...though the 1871 Census, while recording her first husband's age correctly as 29, gives hers as 23, implying her year of birth as having been 1848, and that she would actually be eleven years older than her future second husband. A bit of a Shady Lady.

I'm sorry to bang on about this, but such discrepancies do bother me, and remind me uncomfortably of my maternal relative for whom the truth was whatever she chose it to be at any particular moment.

#IndividualSpouse / PartnerFamily
‑5John Free
(1794 –
20 Mar 1873)
Yarrow Matilda Foulsham
(1799 –
24 Dec 1870)
(m 15 Oct 1824)
Matilda Louisa Free
(Q2 1826 –
Q3 1916)

Richard William Free
(6 Mar 1828 –
28 Sep 1891)

John Foulsham Free
(ca 1829 –
Q2 1885)

Eliza Free
(b ca 1831)

Chester James Free
(14 Jan 1832 –
11 Sep 1879)
‑4Richard William Free senior
(6 Mar 1828 –
28 Sep 1891)

Census 1861

Census 1871

Census 1891

dairyman or woollens merchant?

his occupation in 1891 is given as draper
Margaret James
(1828 –
11 Aug 1900)
(m 19 Jun 1853, Southwark)
Elizabeth Maria Free
(6 Sep 1853 –
30 Mar 1910)

Clara Matilda Free
(ca 1855 –
1 Jul 1935)

Chester James Free

Margaret Emma Free

Richard William Free
(22 Dec 1859 –
28 Jan 1938)

Sarah Ann Free
(b ca 1863)

John Theophilus Free
(ca 1865-ca1931)

his son also baptised as Richard William Free

Alice Maud Free
(b ca 1870)
‑3Ellen Alexander Benet
(ca 1856 –
31 Mar 1928)

daughter of Alexander Benet, an army officer

John Smith Findlay
(17 Aug 1841 –
7 Jan 1881)
(m 21 Jun 1870)

gentleman / merchant

son of William Renny Findlay #1

Census 1871
Rev Richard William Free
(22 Dec 1859 –
28 Jan 1938)
(m 8 Feb 1892)


Census 1881

Census 1901

Census 1911



Our Richard was a man of many parts – a graduate of both the University of Glasgow and (in Theology) the University of St Andrews, a prolific historian, an autobiographer, and a tenacious man of God who won the hearts of his hard-boiled East End parishioners.

The following undated cuttings were pasted into her family cuttings-book by Jessie Smith Findlay in early or mid 1905.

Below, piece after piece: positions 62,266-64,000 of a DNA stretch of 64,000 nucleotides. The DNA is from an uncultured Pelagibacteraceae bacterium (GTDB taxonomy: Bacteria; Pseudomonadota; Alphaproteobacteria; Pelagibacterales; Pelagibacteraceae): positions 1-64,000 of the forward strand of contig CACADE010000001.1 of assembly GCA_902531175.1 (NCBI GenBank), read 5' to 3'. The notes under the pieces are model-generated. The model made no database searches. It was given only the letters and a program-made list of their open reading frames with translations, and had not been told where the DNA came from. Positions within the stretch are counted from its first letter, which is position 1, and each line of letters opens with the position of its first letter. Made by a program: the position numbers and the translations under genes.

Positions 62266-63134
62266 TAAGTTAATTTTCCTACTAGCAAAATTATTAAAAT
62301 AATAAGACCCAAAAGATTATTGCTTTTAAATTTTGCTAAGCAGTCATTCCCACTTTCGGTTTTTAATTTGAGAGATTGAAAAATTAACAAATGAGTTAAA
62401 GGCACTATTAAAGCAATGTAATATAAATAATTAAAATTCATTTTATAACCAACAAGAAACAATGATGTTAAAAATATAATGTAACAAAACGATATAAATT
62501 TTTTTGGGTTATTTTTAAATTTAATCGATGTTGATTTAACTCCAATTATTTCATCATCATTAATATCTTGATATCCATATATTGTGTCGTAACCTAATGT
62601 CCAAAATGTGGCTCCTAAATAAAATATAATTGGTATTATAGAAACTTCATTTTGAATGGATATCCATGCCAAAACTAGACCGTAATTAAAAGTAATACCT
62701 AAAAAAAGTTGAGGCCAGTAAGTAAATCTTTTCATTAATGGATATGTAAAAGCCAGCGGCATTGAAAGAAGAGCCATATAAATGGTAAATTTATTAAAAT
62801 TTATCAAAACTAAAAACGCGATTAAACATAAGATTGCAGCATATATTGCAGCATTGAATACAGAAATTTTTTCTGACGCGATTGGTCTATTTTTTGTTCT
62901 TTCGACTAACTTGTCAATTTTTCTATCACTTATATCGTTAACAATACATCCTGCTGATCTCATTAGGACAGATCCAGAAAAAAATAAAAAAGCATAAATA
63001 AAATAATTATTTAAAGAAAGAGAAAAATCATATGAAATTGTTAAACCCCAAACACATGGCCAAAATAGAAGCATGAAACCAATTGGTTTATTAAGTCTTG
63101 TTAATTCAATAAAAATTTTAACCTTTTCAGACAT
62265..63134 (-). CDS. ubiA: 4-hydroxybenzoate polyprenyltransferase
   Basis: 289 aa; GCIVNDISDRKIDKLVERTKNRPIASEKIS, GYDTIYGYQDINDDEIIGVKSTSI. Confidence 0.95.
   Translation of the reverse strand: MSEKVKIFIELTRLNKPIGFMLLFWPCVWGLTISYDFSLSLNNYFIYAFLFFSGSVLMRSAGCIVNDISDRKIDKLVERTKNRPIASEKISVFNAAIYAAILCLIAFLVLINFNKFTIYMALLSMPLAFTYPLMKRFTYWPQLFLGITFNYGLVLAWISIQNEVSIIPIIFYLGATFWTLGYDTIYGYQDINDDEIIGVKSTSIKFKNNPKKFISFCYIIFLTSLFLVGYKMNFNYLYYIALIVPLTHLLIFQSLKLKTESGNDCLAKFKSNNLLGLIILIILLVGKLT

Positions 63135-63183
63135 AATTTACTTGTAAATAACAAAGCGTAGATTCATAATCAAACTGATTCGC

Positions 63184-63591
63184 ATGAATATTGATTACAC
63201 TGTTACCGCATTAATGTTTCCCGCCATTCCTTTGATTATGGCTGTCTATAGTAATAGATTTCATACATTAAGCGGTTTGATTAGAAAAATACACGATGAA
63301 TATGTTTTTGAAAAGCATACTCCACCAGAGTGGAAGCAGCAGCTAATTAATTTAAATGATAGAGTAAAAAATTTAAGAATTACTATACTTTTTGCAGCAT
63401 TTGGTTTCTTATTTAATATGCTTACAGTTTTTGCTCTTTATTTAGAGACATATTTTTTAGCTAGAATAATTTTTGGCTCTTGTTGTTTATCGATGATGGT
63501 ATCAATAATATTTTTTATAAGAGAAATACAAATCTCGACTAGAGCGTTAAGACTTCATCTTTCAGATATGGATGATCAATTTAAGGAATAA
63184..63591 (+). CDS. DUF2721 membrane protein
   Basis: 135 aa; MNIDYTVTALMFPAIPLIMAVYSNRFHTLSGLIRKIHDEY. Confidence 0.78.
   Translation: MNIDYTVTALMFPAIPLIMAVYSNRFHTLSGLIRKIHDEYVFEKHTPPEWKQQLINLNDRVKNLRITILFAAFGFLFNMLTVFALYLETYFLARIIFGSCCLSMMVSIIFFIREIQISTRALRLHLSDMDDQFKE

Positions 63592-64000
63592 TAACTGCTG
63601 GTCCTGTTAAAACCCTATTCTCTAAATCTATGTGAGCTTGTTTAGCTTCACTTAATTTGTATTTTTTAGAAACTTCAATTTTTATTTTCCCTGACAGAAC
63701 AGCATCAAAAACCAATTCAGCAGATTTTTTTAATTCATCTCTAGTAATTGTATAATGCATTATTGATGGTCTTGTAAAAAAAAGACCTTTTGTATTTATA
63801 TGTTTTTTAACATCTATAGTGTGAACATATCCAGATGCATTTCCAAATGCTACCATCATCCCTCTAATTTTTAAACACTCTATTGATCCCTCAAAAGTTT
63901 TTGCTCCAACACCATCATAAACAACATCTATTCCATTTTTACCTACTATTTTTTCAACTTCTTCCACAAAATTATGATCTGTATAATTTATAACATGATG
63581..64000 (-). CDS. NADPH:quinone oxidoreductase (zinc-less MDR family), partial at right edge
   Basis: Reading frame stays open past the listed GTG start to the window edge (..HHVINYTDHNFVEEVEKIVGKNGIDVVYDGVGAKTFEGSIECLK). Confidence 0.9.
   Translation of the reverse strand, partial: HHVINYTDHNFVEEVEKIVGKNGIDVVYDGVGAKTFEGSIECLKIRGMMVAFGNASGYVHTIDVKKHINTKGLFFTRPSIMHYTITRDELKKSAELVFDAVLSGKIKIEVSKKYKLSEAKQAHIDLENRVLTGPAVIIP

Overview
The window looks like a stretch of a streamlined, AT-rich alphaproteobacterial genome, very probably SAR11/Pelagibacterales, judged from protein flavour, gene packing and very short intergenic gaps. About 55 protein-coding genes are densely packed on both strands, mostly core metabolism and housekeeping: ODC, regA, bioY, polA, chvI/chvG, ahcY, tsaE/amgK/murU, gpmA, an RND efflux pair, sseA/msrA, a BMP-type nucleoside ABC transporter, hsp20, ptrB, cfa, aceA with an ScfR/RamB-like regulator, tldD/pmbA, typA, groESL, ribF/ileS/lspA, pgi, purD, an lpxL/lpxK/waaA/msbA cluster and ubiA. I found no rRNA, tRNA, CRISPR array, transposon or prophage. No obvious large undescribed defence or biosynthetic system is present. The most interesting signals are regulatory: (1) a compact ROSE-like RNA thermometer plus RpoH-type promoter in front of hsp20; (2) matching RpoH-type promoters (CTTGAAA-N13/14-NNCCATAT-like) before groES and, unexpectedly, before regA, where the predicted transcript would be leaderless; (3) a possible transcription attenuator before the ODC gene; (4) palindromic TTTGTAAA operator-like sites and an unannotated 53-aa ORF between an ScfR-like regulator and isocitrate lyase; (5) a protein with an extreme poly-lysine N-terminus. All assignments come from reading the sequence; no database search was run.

University of Glasgow, MA 1884

Hackney College, (Congregational) Ordination 1887

University of St Andrews, St Mary's College, BD 1890

University of Oxford 1891

University of London 1908

Education – University of Glasgow

So far, sadly, the University of St Andrews (the third oldest in Great Britain) seems unable or unwilling to reveal the academic records of those they regard as unglamorous or humdrum students of yesteryear.

So I can find no details about Richard Free's degree of Bachelor of Divinity in 1890. Fortunately, the University of Oxford is more forthcoming about his matriculation (ie registration to commence a degree course) at Oxford in October 1891.

Education – University of Oxford

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Career summary


Fellow of the Royal Society of Arts, 1889

Fellow of the Royal Historical Society, 1900


He was a most prolific author (sometimes using the nom de plume Richard Le Free). See below for an account of his published works as of 1921.

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  • The History of a Walking Stick in Ten Notches (publisher and date unknown)
  • Ten Stories (Swan Sonnenschein, 1886)
  • Lux Benigna, Being the History of Orange Street Chapel: Otherwise Called Leicester Fields Chapel Occupied 1693-1776 by the French Refugee Church Founded in Glasshouse Street in 1688; 1776-1787 by Members of the Church of England; 1787-1888 by Congregational Dissenters (W B Whittingham, London 1888)

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  • A Cry from the Darkness (Richardson, 1902)
  • Seven Years' Hard (W Heinemann 1904, E P Dutton 1905)
  • On the Wall: Twelve Stories of the East End (Lane, 1907)
  • The Very Poor (Nisbett, 1911)
  • Forbidden Ways (Sampson Low, 1916)
  • A Flight of Arrows (Robert Scott, 1917)

To which must be added the following later works.

  • My Lady of Mystery, 1926
  • Sursum Corda [Lift up your hearts]: the farewell sermon (E Coulter, Westcliff on Sea, 1932)
  • Dearly beloved brethren: being impressions of forty-two years' service (1890-1932) as an Anglican priest: together with Divers comments of Men, Manners and Morals (D Archer, London 1933)


  • Minister of Orange Street Chapel,
    (Orange Street, Leicester Square, founded by Huguenots in 1686, behind the National Gallery, adjacent to Sir Isaac Newton's house)
  • Senior Curate, Emmanuel Church,
    West Dulwich, 1889-91
  • London Diocesan Home Missioner, Church of St Michael and All Angels,
    Ladbroke Grove, 1891-93
  • Senior Curate, Church of All Saints,
    St John's Wood, 1893-96
  • Minister, Christ Church Mission / Church of St Cuthbert, Millwall 1897-1905
  • Chaplain to St Mildred's House, Millwall, 1905
  • Vicar, Church of St Clement, Fulham Palace Road, SW6,
    1905 – 1932 retirement

(different sources give different job-titles, so I've tried to steer a middle course)